I decided to move back to Wisconsin and then met (actually re-met) the guy who would become my husband. At that time, he was immediately transferred to Lake St. Louis, Mo., to manage fire protection design for a GM building being built.
Because the town was so small, there wasn’t much in the way of jobs for me and since we had a drawing board in our little apartment I figured I’d sit down and see how I could evolve my greeting cards into something more elaborate.
There was a big art fair calling for artists, so I brought in my work and was juried into my first show in 1980, which took place in St. Charles, Mo., a cool little river town. The fair attracted throngs of people and throughout the day I had two separate comments saying my work looked like mandalas. I had no idea what they were talking about so ran to the tiny library in Wentzville the following week and found only one reference to mandala (rhymes with gondola) in a dictionary and it said it was a Sanskrit word meaning circle, broadly defined as a geometric concentric configuration comprised of symbols or characteristics as representation of the cosmos.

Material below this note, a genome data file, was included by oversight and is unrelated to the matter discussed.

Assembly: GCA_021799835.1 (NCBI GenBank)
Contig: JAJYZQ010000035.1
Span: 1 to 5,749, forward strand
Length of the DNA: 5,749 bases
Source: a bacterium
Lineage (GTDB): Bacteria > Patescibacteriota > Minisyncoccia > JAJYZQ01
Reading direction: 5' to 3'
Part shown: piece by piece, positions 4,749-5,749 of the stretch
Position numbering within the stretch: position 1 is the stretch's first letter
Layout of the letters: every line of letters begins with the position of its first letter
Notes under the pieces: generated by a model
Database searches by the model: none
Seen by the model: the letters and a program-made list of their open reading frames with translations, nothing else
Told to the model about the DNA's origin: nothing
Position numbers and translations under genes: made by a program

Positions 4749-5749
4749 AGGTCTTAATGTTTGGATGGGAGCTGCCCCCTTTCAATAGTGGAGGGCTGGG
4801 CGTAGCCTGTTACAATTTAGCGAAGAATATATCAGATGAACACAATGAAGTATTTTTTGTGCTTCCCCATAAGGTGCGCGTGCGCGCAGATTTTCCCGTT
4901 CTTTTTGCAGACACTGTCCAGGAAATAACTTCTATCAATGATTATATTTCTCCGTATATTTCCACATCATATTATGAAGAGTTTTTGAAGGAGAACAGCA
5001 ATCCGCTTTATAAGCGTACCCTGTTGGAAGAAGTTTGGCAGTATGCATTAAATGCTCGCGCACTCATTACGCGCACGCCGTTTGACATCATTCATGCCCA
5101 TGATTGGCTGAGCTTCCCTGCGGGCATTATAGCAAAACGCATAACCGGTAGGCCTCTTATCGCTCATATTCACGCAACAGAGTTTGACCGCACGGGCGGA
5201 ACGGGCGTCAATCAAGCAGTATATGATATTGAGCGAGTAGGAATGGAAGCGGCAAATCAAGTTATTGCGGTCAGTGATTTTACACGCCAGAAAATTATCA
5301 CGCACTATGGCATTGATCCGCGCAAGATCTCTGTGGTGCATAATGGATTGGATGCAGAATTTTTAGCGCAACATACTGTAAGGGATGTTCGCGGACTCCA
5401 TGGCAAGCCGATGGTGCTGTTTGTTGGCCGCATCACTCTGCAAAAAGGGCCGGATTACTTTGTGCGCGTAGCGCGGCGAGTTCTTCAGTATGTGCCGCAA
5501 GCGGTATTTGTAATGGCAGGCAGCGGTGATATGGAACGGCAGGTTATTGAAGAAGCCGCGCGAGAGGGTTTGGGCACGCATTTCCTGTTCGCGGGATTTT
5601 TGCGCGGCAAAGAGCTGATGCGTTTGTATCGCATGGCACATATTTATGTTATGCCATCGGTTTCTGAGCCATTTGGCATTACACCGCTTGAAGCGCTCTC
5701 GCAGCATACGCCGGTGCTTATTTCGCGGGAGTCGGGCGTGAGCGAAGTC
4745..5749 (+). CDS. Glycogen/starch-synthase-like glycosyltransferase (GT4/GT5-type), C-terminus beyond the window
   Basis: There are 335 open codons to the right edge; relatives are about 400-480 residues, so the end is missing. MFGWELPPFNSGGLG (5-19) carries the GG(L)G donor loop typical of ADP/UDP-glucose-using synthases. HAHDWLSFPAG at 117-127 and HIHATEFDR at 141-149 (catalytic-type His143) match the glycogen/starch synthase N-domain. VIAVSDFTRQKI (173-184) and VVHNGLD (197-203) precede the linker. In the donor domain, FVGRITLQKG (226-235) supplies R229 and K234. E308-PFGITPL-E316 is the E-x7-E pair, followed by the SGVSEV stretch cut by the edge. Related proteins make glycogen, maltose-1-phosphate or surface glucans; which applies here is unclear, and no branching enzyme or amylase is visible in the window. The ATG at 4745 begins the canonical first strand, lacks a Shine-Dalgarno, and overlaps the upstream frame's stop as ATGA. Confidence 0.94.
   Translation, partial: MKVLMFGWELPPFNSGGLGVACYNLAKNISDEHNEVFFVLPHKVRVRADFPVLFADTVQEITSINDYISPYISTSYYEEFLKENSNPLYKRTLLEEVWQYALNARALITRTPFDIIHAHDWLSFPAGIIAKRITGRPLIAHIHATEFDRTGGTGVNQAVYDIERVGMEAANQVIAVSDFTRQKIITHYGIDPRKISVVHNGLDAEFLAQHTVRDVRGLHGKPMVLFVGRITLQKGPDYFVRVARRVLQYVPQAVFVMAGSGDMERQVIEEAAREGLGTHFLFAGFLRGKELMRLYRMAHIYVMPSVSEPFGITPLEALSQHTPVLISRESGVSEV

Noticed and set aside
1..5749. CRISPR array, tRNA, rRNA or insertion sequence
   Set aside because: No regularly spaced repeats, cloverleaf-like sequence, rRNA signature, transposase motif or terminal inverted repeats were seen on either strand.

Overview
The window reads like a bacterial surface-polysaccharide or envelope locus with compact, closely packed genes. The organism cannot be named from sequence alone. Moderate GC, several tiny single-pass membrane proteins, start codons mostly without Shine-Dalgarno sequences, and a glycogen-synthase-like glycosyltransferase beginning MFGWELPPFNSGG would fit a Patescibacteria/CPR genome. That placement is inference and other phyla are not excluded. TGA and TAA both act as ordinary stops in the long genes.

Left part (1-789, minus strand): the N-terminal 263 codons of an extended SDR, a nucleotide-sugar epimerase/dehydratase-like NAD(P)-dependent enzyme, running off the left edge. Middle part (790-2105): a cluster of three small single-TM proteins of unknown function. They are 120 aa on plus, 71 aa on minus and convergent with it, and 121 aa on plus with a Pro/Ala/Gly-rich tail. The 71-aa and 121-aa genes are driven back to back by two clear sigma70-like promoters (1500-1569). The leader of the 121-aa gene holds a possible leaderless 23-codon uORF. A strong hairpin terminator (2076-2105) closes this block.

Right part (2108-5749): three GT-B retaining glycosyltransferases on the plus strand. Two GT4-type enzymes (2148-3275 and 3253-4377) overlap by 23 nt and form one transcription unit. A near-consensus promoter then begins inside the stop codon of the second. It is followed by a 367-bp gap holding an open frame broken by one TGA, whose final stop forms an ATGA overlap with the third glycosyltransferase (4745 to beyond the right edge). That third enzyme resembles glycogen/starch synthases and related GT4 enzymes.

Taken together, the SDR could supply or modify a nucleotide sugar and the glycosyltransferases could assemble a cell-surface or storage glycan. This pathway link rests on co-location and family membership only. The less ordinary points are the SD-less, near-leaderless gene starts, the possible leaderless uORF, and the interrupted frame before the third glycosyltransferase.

Okay, well, that’s pretty interesting, I thought.
Q: Describe the objects you make or the creative work you do.
A: So, over the years my mandala designs have become more intricate and complex and they do definitely incorporate symbols of the universe. They are done in watercolor and India ink and I choose a certain motif or theme for each different design. The last two works I’ve completed include Philosopher’s Stone symbols, using circle within square within triangle, representing material and spiritual worlds, and also another called “Ojo de Dios,” aka Eye of God, using the image of yarn woven around two sticks, an ancient contemplative and spiritual practice for many indigenous people. Some believe they were originally part of the sophisticated religion of the Ancient Pueblo people. On other recent designs I have used Egyptian, African and Native American symbols.
Q: What is your favorite tool or material used in making your work? Why?